Bear with me for one more theory and terminology step. As many others have said, I think long term all businesses selling digital goods need some type of free, entry level product. For consumer, it’s because the market demands it, and is ok with bundling ads. But for business, the critical reason you need a freemium product is value grows with usage over time. Virally seeding the market with a free version of your product gives two huge advantages: 1) massive leverage to upsell, 2) barriers against new entrants. Freemium is also the only model built on the bedrock of human switching costs, which can never be competed away. So rather than charge $x for a subscription, have a free version and charge $2x for the full product. Justify this higher rate after free usage has grown the value proposition and switching costs are eliminated. In the end, creating a free version should be thought of as a marketing cost. Pay it. So we get back to my made up term: Minimum Viable Free Product (MVFP). The term is slightly distinct from freemium, since it allows you to talk about the free version of the product (the MVFP) as something different than the business model. Freemium in common usage tends to mean business model, not the product. So it’s a bit awkward to say a company should “go freemium”, when what you really mean is they should keep their current business model intact but add an MVFP to their portfolio. The terminology also emphasizes how the free product should be both minimal and viable. But maybe the world doesn’t need another clunky acronym. In that case I’ll say straight up I think every business selling a digital product (software or media) should embrace freemium. Accurate enough.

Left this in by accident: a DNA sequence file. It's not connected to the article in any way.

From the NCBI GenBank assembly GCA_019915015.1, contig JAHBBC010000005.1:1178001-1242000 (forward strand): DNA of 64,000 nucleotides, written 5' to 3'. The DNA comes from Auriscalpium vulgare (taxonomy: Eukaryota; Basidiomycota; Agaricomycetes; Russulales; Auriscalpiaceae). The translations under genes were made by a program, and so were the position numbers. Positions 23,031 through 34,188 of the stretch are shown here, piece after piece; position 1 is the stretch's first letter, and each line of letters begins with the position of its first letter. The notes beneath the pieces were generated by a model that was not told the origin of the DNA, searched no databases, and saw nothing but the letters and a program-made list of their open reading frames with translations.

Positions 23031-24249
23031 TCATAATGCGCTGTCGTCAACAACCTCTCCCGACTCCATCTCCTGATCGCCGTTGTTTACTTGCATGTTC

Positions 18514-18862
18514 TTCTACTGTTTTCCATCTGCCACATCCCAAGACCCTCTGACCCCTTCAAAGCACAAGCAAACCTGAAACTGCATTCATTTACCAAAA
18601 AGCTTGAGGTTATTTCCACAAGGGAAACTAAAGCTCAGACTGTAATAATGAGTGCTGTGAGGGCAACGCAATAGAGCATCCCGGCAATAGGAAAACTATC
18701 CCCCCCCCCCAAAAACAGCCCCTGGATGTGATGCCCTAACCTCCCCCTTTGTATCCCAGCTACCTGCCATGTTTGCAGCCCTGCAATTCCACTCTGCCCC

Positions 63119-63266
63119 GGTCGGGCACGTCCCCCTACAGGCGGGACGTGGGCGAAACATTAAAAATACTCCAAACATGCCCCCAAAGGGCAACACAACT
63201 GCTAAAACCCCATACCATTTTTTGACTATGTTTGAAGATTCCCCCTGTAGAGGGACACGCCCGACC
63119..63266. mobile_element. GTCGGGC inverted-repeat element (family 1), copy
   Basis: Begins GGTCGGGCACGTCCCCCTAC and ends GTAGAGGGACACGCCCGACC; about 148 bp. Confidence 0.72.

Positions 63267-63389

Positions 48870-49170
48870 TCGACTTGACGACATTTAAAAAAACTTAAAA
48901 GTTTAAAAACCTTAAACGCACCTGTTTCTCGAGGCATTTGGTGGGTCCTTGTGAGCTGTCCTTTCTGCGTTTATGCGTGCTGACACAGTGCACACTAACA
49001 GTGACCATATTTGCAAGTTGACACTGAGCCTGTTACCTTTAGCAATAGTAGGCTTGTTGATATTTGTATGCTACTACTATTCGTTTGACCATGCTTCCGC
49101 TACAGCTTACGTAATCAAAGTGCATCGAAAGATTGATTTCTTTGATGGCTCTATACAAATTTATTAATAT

Regardless of the terminology, right now even some exceptionally well run and deservedly loved companies, like say Basecamp, don’t provide a free version of their product. They provide a free trial of the full product, which is not the same thing at all. I get it. As a product manager it’s painful to slice up a beautifully designed and wonderfully easy-to-use product just to retrofit a freemium version. Or alternatively give away a usage capped version of the full product for free. But look at your market. Hasn’t this become table stakes? If not now, what about several years from now? Which brings us back to the complaint about in app purchases for games. The solution is not to be naively shocked about in app game purchases, declaring freemium is ruining the world. Rather it’s to artistically work within that market constraint to create something great. If nothing else, make your game’s in app purchase a way to unlock new levels. Which is at least fair and won’t make people angry. In the end what EA did to Dungeon Keeper should be called what it was: crappy design.

Let’s wrap up with the table below. It’s an overview of internet products, showing what changes are needed, if any, to get to a “pure” MVFP. We’re closer than you might think.